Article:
ALBANY – A former gang member’s appearance at a gang task force meeting this week juiced up what had been an ordinary, if packed, gathering as residents sought information concerning recent violence in the city.

Colby Carroll said a white businessman convinced him to attend the Thursday Criminal Network of Action Task Force meeting. He was a member and a leader in the Rolling 30 Crips.

“I feel like the city of Albany does not know the magnitude of the gang problem here,” he told the audience. “I have three preteens in my neighborhood who have AK-47s, with two drums (magazines).

“I have been running with a gang for 25 years. We are building a gang culture.”

The task force meeting began in a conference room at the Albany-Dougherty Government Center, but with some 80 people in attendance, many standing around the walls, the group moved to the larger room where Albany City Commission meetings are held.

Gang culture and the nation’s gun culture are tied in ways that may be surprising to most, Carroll told a reporter during an interview outside the meeting. When there is a large-scale mass shooting, many white Americans rush to purchase guns.

Gangs know this, Carroll said, and take advantage of it.

“We go out and steal all of those guns we can,” he said of gang members. “This city has no clue.”

People in areas where there is a significant amount of gang activity in the city often cannot get a police officer to come. In the past, the Albany Police Department had precincts located throughout the city, which is no longer the case.

“You know the cops in your neighborhood,” he said. “Now it’s people who drive by, and maybe they’ll stop.”

Ultimately, he said, being in a street gang takes a toll.

“Being a member of a gang is a forced indoctrination,” he said. “The longer you are exposed in that type of reality, the harder it is to get out of it. It comes down to being a mental issue at some point because you have to reprogram your thinking.”

In the meeting, Carroll said that the usual perception given – that gangs recruit children without fathers in their lives – is not exactly the reality. He said he recruited boys, along with their fathers and brothers and uncles.

Michael Roberts, who also addressed the audience, said he attended middle school with Carroll and could confirm his involvement with gang activity dating back to that time.

“They almost got me several times,” he said.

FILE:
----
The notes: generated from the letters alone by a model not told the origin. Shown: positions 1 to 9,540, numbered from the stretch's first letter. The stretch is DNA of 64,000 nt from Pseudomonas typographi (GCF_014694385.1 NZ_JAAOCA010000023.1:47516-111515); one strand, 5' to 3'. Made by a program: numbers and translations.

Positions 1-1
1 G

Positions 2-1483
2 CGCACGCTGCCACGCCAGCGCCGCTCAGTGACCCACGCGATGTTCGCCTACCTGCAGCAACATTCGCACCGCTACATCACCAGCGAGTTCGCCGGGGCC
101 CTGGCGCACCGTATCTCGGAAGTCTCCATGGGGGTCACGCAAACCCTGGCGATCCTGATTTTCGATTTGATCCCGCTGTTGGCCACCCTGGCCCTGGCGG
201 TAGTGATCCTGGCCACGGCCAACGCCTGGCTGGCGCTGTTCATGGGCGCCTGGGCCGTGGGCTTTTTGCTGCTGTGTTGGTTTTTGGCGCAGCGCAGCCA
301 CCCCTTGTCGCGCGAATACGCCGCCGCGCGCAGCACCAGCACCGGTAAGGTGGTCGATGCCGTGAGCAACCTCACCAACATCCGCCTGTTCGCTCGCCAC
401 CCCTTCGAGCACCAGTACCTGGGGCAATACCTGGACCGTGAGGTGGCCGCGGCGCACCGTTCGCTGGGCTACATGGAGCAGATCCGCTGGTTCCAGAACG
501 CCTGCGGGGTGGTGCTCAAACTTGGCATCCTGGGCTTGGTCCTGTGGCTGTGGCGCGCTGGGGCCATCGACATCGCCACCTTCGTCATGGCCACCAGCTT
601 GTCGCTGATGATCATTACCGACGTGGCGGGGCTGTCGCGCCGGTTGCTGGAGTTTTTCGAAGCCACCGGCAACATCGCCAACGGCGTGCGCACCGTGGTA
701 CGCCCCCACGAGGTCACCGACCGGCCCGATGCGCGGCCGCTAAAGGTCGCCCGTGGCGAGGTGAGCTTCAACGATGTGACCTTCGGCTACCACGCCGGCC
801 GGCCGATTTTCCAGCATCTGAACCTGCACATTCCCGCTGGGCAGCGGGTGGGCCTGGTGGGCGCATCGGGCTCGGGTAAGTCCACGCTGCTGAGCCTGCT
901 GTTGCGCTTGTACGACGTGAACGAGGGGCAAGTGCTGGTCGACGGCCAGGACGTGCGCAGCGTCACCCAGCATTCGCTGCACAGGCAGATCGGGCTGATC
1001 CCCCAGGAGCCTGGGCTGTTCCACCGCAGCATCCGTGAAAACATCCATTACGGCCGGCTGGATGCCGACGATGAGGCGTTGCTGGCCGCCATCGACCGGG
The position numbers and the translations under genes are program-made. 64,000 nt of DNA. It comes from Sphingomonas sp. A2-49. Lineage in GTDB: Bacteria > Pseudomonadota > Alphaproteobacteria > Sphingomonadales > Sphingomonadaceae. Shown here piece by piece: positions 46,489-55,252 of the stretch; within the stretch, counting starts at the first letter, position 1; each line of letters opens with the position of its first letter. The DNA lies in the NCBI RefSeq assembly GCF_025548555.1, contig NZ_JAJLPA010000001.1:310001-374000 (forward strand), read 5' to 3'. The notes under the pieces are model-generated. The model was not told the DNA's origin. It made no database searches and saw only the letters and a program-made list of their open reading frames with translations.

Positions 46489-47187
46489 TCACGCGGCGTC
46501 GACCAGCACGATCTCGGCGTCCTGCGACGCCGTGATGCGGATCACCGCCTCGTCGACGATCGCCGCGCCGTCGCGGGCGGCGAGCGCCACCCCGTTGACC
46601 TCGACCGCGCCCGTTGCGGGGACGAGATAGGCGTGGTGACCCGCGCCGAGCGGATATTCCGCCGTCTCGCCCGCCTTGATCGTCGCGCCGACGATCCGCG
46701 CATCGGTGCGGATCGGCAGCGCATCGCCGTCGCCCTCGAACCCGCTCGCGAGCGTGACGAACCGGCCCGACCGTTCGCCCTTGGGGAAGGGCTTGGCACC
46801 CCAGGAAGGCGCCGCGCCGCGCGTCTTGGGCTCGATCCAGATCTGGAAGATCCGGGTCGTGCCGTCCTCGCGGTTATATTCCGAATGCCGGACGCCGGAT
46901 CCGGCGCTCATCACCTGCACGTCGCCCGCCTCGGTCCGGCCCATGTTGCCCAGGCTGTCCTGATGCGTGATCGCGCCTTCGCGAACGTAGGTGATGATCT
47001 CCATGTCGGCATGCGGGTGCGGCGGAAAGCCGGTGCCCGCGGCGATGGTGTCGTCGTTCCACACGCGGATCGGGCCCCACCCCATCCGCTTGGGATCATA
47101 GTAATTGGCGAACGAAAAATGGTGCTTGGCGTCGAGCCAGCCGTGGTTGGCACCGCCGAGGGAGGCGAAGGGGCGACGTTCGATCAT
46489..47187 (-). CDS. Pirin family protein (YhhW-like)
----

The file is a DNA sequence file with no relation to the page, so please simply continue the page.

Roberts is involved with a youth basketball league, the 229ers, which, in addition to keeping boys busy with sports also helps keep them on track with school homework. When he visits player’s homes, he said, he doesn’t see adults around, and many times there is no food in the refrigerator.

“We go in neighborhoods and get the kids that normally would not be able to play,” he told The Herald. “We work with at-risk youth.”

Roberts said he could do more if he had funding. He provides snacks and drinks for the players, and there are many more boys who could be recruited if the resources were available.

To inquire about playing or to offer support, citizens may contact Roberts at (229) 809-6608.

During the meeting, Albany Police Chief Michael Persley said his officers will enforce the law, but more is needed to address the issue of street gangs in the city.

“It will take the involvement of everybody to make people not want to go down that road,” he said. “Making arrests won’t solve it all. What is going to help this is (the involvement of) whoever has resources, whoever has capabilities to reach the people before they go down this path.”

The Dougherty County District Attorney’s Office has pledged to put as many gang members as possible in jail. Officials in that office say they plan to do this by enforcing terms of probation, parole and bond agreements that prohibit association with known gang members. Those who violate those agreements will be arrested.

The Dougherty County School System is looking to reach some of the children who are in danger of falling into gang activity due to dropping out of school, retired educator Jessie Massey told the group. Turning Point Academy will start on Sept. 4, he said.

“These children have failed at least one grade, some of them two grades,” he said.

“That drives them to gangs, it really does.”

School officials are looking for adults to help, said Massey, who visits schools regularly to speak with students and just ask how they’re doing and show someone cares.

“(They’re) asking for male mentors,” Massey said. “We need people that are able to do things I’m doing. We have a lot of people in Albany who can be mentors. I want to make a difference. I want to make a change. We need more people involved.”

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